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DeLite-full Holiday Season SALE!

November 23rd through December 7th, 2018
SAVE 10% on EVERY DeLite Eyepiece !
 

Tele Vue is wishing you a “DeLite-full” Holiday Season with a SALE on the acclaimed DeLite series of eyepieces. “The DeLite eyepieces deliver a fantastic image, free from aberration and very crisp — exactly what a good eyepiece should do” – Sky at Night. Exceptional performance is expected from Tele Vue and DeLite eyepieces deliver! 62° of high-contrast, tack-sharp images will DeLite your amateur astronomer with every view. Mix in 20-mm eye relief with a quick adjusting and locking eyeguard, compact size for our Bino Vue, compatibility with DIOPTRX™ and FoneMate™ , and light weight; it’s no wonder Astronomy wrote, “Tele Vue has once again created a line of all-around excellent eyepieces…The DeLite line should be on your must-view-through list.” In the crowded class of 60° eyepieces, the DeLite is in a class of its own. Take advantage of Holiday Sale Savings valid while supplies last. Please visit your Tele Vue Dealer today!

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2018 RCE Redux

Here’s a little photo blog from the “Rencontres du Ciel et de l’Espace” (RCE) show.  The show took place from November 1st through 3rd at the Museum of Science and Industry in Paris and featured over 150 lectures (in French of course) over the three days with vendors spread over two floors.  Daily attendance is in the neighborhood of 2,500 people, so it’s a busy show!  I’m only sorry that these pictures don’t do the show justice. After all, I’m really there to speak with people, make recommendations, and demonstrate our equipment, not write a blog. 🙂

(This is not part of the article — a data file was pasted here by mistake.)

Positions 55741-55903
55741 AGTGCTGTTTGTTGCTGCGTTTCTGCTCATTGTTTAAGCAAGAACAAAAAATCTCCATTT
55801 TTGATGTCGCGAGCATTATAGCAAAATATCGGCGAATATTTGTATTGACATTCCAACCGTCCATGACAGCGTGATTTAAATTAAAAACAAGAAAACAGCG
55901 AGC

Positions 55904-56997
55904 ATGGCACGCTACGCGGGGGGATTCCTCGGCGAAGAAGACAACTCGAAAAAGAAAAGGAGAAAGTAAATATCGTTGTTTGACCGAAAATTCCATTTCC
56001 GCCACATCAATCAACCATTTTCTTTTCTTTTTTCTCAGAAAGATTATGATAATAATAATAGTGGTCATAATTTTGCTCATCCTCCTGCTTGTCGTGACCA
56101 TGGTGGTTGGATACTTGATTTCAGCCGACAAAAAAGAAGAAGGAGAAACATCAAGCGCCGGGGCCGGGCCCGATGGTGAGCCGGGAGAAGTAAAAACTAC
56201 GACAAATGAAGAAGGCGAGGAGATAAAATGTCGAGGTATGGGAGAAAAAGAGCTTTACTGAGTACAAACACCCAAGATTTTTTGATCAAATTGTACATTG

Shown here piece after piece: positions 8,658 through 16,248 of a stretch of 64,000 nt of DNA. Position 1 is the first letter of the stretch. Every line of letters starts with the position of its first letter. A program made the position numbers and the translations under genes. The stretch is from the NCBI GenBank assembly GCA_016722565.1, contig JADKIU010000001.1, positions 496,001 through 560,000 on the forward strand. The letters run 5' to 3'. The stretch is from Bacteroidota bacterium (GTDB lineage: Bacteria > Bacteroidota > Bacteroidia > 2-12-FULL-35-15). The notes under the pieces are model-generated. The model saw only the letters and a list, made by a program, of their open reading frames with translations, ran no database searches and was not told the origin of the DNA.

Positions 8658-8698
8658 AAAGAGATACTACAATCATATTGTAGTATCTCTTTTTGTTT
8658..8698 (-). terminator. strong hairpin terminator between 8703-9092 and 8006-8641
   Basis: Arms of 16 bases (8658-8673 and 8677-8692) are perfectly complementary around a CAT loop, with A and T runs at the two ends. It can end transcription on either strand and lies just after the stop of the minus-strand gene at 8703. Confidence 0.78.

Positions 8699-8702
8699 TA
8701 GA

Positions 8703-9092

I arrived at my hotel quite exhausted at 7 am Parisian time. Thankfully my room was ready and I took a long nap while the Optique Unterlinden crew did the heavy lifting setting up most of the booth.  Show set up was 2-to-10 pm. I arrived at 5 to finish arranging the eyepiece display cabinet and set up our eyepiece/Tele Vue-85/Kermitis as well as Tele Vue-60/FoneMate demonstrations. Also, Alvaro of AstronSCIENTIFIC had photo and visual configurations of Rotarions set up on an NP101is and Tele Vue-85.

Tele Vue-85: Portable, Powerful, Photo-Visual APO

Imaging a rare celestial event requires advanced planning, the right equipment, and often a lot of post-processing.  Tony Cook traveled from the UK to Paphos on the southwest of  coast of Cyprus (we suppose for the over 300 sunny days a year) to image the 2004 Transit of Venus with his Tele Vue-85, Coronado SM60 hydrogen alpha filter, Canon 10D camera, and Losmandy GM-8 mount.  The 85’s optical capabilities and airline portability often makes it a favorite for amateur astronomers chasing down rare events like this.